This is a must visit when in Lisbon and is the home of the delicious custard tart (Pastel de Nata). This is an egg tart pastry available throughout Portugal but if you want the original with the secret recipe, you have to go to Pasteis. Have this tart with powdered sugar or cinnamon and a cup of coffee if you want to do it the local way. The tarts are made using milk, egg, sugar, cinnamon, and vanilla held together in a puff-pastry casing. (Editor’s Note: The TFD’s favorite pastel de nata in Lisbon is found at Manteigaria.)
The Discoveries Monument
I love this monument and think it’s very iconic to Lisbon. It honors the great Portuguese explorers and you can see the incredible lifelike detail on each of the characters on this monument. It’s located on the northern bank of the Tagus River and you can even catch a glimpse of the lovely bridge, which reminds me of San Francisco’s Golden Gate Bridge.
This monastery is a wonderful example of the Portuguese Late Gothic Manueline style of architecture and classified as a UNESCO World Heritage Site. The highlight for me is the Neomanueline tomb of famous navigator Vasco da Gama (the first European to establish the sea route to India). The main chapel is free, while the monastery itself is €7 (free for children under 14). Tip: If you wanted to combine sights, E13 will get you into the monastery and the Belem Tower.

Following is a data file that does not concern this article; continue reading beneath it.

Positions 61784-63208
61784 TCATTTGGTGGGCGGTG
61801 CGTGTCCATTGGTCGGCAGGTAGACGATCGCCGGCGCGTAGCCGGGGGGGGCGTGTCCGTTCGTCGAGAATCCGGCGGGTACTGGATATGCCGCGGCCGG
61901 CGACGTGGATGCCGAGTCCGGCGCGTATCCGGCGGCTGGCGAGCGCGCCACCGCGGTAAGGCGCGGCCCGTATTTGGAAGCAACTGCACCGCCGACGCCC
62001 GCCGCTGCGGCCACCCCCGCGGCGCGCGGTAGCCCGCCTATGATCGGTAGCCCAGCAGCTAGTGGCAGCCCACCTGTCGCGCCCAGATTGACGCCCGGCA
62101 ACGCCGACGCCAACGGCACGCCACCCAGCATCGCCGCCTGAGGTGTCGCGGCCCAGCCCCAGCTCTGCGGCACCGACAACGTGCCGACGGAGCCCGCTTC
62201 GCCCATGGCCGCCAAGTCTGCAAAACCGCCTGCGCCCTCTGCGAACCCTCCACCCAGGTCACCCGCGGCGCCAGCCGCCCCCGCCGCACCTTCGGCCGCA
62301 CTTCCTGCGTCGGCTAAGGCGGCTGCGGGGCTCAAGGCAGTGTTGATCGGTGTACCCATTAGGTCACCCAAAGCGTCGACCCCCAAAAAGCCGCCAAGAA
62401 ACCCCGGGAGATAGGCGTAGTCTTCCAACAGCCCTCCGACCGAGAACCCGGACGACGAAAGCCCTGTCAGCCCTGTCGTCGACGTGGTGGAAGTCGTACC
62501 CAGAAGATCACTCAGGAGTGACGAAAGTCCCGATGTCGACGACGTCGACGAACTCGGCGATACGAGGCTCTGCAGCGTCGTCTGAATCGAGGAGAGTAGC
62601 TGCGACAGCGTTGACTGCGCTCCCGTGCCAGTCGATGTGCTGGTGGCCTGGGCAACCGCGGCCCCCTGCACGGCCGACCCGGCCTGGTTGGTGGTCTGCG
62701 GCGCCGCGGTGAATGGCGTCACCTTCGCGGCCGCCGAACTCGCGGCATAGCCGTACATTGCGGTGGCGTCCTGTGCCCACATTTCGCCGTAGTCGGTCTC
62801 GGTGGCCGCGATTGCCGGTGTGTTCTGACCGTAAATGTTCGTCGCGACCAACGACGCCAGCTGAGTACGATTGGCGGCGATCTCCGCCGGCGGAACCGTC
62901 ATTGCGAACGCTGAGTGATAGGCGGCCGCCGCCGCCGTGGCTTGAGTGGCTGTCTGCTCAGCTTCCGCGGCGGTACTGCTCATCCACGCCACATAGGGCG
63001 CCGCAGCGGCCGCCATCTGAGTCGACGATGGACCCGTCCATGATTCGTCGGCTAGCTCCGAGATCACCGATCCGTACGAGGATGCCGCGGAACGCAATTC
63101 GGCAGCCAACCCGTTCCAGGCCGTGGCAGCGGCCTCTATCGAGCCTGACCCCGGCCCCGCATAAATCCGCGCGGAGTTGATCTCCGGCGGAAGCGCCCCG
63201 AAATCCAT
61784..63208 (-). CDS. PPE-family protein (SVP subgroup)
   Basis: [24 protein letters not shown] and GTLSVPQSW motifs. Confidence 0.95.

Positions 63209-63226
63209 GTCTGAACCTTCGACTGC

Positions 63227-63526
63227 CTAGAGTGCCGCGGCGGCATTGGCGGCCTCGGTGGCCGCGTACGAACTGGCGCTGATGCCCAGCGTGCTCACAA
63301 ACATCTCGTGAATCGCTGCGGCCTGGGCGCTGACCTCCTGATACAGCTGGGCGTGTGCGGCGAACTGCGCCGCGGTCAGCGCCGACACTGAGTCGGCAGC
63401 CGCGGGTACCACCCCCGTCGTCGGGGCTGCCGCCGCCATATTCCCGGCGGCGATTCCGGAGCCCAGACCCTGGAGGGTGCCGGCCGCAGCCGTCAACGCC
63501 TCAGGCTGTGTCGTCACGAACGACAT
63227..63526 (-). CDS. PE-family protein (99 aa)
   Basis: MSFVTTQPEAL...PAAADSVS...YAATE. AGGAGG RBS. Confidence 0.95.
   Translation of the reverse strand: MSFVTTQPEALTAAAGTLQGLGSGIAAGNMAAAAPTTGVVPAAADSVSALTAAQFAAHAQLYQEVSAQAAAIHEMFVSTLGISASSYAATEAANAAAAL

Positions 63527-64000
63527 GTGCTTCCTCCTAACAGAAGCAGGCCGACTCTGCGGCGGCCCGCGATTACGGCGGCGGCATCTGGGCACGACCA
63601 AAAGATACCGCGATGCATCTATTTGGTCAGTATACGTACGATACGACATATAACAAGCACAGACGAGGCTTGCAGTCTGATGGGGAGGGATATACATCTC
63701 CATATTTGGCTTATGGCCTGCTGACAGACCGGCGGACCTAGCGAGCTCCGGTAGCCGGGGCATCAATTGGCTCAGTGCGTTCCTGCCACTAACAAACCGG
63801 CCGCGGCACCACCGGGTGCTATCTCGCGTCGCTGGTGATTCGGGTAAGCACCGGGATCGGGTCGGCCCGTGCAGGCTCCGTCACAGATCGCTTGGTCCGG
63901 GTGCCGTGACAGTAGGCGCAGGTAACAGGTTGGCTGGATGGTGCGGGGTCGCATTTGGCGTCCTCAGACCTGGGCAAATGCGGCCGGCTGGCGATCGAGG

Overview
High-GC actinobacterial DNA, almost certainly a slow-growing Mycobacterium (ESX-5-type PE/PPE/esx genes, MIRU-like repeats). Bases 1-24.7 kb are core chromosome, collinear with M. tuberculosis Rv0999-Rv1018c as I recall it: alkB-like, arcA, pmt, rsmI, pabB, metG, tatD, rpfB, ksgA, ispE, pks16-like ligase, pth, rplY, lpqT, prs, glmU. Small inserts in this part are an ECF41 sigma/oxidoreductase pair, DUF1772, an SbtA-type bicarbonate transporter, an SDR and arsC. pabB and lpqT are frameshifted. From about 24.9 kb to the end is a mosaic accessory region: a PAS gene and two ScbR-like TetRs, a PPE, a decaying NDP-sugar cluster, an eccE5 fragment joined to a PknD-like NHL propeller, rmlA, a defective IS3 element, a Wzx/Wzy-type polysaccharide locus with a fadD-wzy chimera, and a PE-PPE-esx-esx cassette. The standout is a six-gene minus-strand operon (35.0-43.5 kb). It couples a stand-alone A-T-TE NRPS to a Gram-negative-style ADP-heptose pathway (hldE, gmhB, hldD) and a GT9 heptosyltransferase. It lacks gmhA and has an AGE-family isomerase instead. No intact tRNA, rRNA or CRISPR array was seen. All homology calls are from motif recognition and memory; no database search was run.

For our second day, we decided to explore the Alfama and Bairro Alto/Chiado districts by foot to connect even deeper with the city.
Alfama for me is synonymous with Fado when it comes to Lisbon. Fado is a type of music characterized by mournful tunes and best heard in Alfama or Bairro Alto in the evenings. Don’t miss wandering the narrow, cobbled streets of one of Lisbon’s oldest districts, stopping to eat at a random bakery or at a quiet restaurant tucked into an alley. Views from the Miradouro da Graca terrace are beautiful. When here, do not miss St. Vincent’s Church/Monastery – the view from the top is incredible and the monastery interiors are decadent!